The Guardian view on crony capitalism: a moral corruption stalks parliament | Editorial

The country is in trouble if during a national emergency the economy could be so easily rigged to favour connected insiders

Crony capitalism in the House of Lords is not a good look for Britain. Yet during the Covid crisis, there appeared to be a strong case that political access allowed privileged individuals to extract a great deal of wealth from the state. On Wednesday, the Guardian produced astonishing evidence for those wishing to prosecute this argument. It suggested that Michelle Mone, a Tory peer, her husband, Douglas Barrowman, and her children secretly received £65m originating from the profits of PPE Medpro, a company that was awarded large government contracts during the pandemic after she recommended it to ministers. If capitalism during a national emergency can be so easily rigged to favour connected insiders then the country is in trouble.

The government lubricated such questionable deal-making by setting up a “VIP lane” into which suppliers recommended by politicians or officials were fast-tracked. PPE Medpro’s business was referred to the VIP lane after Lady Mone contacted the ministers Michael Gove and Lord Agnew to offer help in May 2020. A few weeks later, the government contracted to pay the firm £203m for protective equipment for the NHS. A court later said that the VIP lane was unlawful. Perhaps worse, it was ineffective. The government is now in dispute over millions of surgical gowns supplied by PPE Medpro that it says were not up to scratch. PPE Medpro insists its products passed inspections.

Lady Mone was appointed as a lifetime peer by David Cameron in 2015. Her arrival on the Tory benches raised eyebrows, given her previous support for Labour. Others questioned her business credentials, given her lingerie business had lost money (it went under in 2018). But the Tory peer was undeterred, selling jewellery on a home shopping channel and promoting herself as a cryptocurrency expert. Lady Mone’s conspicuous success has been hard to miss recently, with a lavish lifestyle of luxury yachting, an expanding property portfolio, a honeymoon in the Indian Ocean and a wedding featured in Hello! magazine. The peer, however, denies becoming fantastically rich by profiting from a company she lobbied to be awarded state contracts.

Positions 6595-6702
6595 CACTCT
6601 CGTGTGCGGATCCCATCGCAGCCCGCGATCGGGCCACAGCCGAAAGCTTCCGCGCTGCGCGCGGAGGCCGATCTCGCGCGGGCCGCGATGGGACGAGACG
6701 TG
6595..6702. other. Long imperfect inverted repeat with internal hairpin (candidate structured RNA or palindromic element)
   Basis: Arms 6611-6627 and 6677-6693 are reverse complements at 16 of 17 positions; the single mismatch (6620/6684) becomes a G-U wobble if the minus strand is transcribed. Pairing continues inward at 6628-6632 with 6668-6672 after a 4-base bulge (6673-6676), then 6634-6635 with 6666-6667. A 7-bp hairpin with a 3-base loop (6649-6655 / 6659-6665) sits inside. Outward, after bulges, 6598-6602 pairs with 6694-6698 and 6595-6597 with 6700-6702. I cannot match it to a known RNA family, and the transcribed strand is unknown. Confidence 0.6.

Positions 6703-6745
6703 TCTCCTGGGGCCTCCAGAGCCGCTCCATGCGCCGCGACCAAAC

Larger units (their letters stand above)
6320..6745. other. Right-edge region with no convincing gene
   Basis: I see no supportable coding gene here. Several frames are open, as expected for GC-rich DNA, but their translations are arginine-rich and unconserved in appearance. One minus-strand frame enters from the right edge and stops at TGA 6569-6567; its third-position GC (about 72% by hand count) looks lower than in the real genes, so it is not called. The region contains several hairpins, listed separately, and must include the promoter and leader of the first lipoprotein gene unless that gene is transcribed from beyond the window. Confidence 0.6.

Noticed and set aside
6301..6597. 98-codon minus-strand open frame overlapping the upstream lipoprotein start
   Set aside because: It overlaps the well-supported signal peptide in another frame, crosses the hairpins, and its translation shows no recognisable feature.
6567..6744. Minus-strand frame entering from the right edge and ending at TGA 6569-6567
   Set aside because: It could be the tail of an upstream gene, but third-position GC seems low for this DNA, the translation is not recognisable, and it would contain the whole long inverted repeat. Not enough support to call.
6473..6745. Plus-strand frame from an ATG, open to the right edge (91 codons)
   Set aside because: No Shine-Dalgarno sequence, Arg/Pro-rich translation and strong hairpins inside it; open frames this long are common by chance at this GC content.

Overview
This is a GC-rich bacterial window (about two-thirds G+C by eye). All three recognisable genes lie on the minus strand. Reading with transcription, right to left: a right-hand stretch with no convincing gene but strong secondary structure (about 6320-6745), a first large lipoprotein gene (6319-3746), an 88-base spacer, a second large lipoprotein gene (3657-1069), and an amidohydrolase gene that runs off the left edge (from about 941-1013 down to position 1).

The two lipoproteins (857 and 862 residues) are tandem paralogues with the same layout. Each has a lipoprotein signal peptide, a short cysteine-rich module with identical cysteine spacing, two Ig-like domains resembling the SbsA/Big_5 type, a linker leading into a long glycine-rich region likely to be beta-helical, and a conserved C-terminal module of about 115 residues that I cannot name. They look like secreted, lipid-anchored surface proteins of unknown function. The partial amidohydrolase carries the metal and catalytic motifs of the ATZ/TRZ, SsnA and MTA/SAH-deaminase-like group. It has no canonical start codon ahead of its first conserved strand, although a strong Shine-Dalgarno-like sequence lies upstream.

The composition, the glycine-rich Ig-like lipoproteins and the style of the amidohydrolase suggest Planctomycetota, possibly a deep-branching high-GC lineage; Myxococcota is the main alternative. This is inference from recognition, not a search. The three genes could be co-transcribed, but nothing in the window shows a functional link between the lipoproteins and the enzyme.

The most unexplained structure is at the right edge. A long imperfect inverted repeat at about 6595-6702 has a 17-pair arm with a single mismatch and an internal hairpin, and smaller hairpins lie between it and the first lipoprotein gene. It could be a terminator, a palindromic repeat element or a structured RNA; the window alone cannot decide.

Lady Mone is being investigated by the Lords commissioner for standards after being accused of failing to declare an interest in PPE Medpro. The firm is also being pursued by HM Revenue and Customs, apparently for unpaid taxes. It says that it will “pay in full” if any outstanding moneys are owed. The Mone family properties have been raided by the National Crime Agency, which is investigating potential fraud relating to the company. The National Audit Office thought that £1.4bn of spending through the VIP lane is “at risk” of not achieving value for money.

The whole episode reeks of a contempt for government. Peerages should not be just a means to personal – or ideological – ends. Neither should they be doled out to wealthy business people in return for bankrolling political parties. The Lords has become imprudently bloated, now with over 800 peers. Leaks suggest that Sir Keir Starmer will abolish the upper house and replace it with a new elected chamber as part of plans to “restore trust in politics”. Many peers perform a valuable role by calmly scrutinising and amending legislation that has often been rushed through the Commons. However, the revelations about Lady Mone show just how much strain the upper house and British state institutions have been put under by the current political dispensation. Moral corruption at the heart of the British parliament is a morbid symptom for liberal democracy itself.

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